Survey Research on Minors Is Safe, for Now

Survey researchers can breathe a sigh of relief, as the 104th Congress has adjourned, and, for now, the Family Privacy Protection Act has died. Assumed by many to be headed for easy passage, the bill passed the House of Representatives, but did not reach the Senate floor before the congressional session came to a close. That the bill did not become law was due to the efforts of a coalition of organizations led by the American Psychological Society, the Society for the Psychological Study of Social Issues, the American Sociological Association, and the American Psychological Association.

Introduced by Senator Charles Grassley (R-IA), the bill required an absolute, prior written consent procedure before children could participate in even the most innocuous survey research. The legislation was part of the Republican “Contract with America,” and passed the House in April 1995. In April 1996, the bill had passed the Senate Governmental Affairs Committee with a vote along party lines, but it never reached the Senate floor for a final vote.

The Family Privacy Protection Act would have affected any survey funded in whole or in part by the federal government that asked questions in seven socially sensitive areas: parental political affiliations or beliefs; mental or psychological problems; sexual behavior or attitudes; illegal, antisocial or self-incriminating behavior; appraisals of other individuals with whom the minor has a familial relationship; relationships that are legally recognized as privileged, including those with lawyers, physicians, and members of the clergy; and religious affiliations or beliefs.

A coalition of over 30 organizations representing children, parents, scientific researchers, public health officials, health care providers, and school administrators worked to defeat this bill by calling attention to the damaging effect the one-size-fits-all policy would have on research efforts, and by educating policy makers about the detailed and time-tested regulations currently in place to protect human research subjects, especially vulnerable participants such as children.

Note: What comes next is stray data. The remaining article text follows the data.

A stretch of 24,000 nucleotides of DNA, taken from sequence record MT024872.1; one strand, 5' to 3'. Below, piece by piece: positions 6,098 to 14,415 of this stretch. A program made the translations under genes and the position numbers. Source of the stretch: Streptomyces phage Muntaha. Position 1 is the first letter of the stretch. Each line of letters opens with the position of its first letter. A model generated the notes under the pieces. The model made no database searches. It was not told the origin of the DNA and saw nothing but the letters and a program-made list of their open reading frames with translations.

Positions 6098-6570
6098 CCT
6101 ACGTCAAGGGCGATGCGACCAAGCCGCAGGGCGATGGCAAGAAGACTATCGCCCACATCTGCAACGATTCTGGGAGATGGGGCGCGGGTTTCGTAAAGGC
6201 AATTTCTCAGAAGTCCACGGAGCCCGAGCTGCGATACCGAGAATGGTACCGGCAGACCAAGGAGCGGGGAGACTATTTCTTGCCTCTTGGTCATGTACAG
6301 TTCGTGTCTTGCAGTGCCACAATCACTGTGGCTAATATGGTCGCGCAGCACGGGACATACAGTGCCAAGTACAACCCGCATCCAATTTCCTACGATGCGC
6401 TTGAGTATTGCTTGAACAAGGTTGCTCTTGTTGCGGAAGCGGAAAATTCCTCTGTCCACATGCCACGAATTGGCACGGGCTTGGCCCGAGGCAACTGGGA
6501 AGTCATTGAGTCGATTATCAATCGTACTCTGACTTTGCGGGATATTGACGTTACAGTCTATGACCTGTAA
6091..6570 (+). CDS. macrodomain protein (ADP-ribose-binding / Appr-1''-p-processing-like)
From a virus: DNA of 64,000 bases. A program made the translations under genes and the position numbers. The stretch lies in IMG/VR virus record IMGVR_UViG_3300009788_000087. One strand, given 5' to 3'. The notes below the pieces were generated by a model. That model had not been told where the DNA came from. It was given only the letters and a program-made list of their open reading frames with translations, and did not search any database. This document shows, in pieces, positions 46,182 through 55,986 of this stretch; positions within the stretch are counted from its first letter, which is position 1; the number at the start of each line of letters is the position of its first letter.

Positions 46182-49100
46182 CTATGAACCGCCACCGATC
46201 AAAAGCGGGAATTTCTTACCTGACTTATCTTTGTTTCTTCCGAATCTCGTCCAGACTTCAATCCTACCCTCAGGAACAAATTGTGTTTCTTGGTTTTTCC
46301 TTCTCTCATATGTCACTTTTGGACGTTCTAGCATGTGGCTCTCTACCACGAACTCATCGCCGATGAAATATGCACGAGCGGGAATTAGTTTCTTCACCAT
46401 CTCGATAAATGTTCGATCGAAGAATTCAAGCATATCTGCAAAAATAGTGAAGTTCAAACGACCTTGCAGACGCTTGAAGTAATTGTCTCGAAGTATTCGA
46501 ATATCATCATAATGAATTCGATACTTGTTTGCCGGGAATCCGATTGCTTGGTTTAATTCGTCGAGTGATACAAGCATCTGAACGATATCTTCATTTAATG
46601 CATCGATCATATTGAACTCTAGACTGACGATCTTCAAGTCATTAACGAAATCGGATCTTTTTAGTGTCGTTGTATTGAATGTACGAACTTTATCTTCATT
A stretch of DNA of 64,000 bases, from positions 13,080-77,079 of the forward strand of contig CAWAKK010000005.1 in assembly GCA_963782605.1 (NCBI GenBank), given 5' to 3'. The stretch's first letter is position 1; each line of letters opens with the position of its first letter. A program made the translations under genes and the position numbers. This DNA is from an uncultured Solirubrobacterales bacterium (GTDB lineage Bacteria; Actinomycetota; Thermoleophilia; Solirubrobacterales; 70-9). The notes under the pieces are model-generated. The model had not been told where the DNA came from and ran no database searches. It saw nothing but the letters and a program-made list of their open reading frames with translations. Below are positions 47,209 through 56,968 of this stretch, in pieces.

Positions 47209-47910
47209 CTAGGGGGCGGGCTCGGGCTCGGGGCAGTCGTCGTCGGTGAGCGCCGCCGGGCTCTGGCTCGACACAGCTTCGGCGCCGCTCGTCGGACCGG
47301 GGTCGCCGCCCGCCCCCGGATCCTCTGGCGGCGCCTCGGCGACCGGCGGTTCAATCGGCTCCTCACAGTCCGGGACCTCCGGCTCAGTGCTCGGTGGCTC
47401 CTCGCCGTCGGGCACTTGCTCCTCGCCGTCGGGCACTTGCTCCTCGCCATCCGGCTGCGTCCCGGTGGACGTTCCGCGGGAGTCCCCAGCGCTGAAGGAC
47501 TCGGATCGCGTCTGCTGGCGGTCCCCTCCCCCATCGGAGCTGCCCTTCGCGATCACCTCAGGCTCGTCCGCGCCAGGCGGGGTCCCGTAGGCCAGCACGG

“N”-adequate Samples

Among the primary arguments of the coalition was that a requirement to have parents sign a permission statement would severely reduce the number of children who would participate in research. And not so much because parents would disagree with the value of the research or content of the questions, but because there is a simple tendency for busy parents not to respond. This would have dramatic effects on survey research involving minors and would lead to inadequate sample sizes and under-representation of at-risk children. Coalition members argued that parents and policymakers want-and regularly use-the information obtained through these surveys, and that the Family Privacy Protection Act was not at all about family privacy but instead promoted the ideological belief that children’s behavior can be negatively influenced by questions asked in survey research.

Coalition representatives testified before the Senate Governmental Affairs Committee, organized a congressional briefing, and held a press conference to get the attention of policymakers and to highlight the chilling impact the bill would have on our ability to collect information on risks children face. At one point late in the session, there was discussion on the Hill of exempting one specific area of research, drug abuse, and the coalition fought successfully to prevent any exemptions. The Clinton administration was notified of the Coalition’s opposition and urged to resist any such “carve-out” attempts.

These activities, in combination with letters from researchers and visits to congressional members’ offices, were successful in pointing out the serious, unintended consequences of passing a bill that on the surface appeared to be good policy. In the end, the coalition raised enough questions about the bill to prevent its consideration on the Senate floor, especially for a Congress eager to adjourn and hit the campaign trail.

“It was a hard-fought two-year battle but a clear victory for children and our research community,” said APS Director of Government Relations Susan Persons. Unfortunately, says Persons, “the 105th Congress could see this legislation arise again, but the actions to educate Congress these past two years should make it more difficult for new legislation to advance. For now, it’s ok to keep plugging away; research efforts to understand and protect the health and well-being of children are safe.”

Observer Vol.9, No.6 November, 1996

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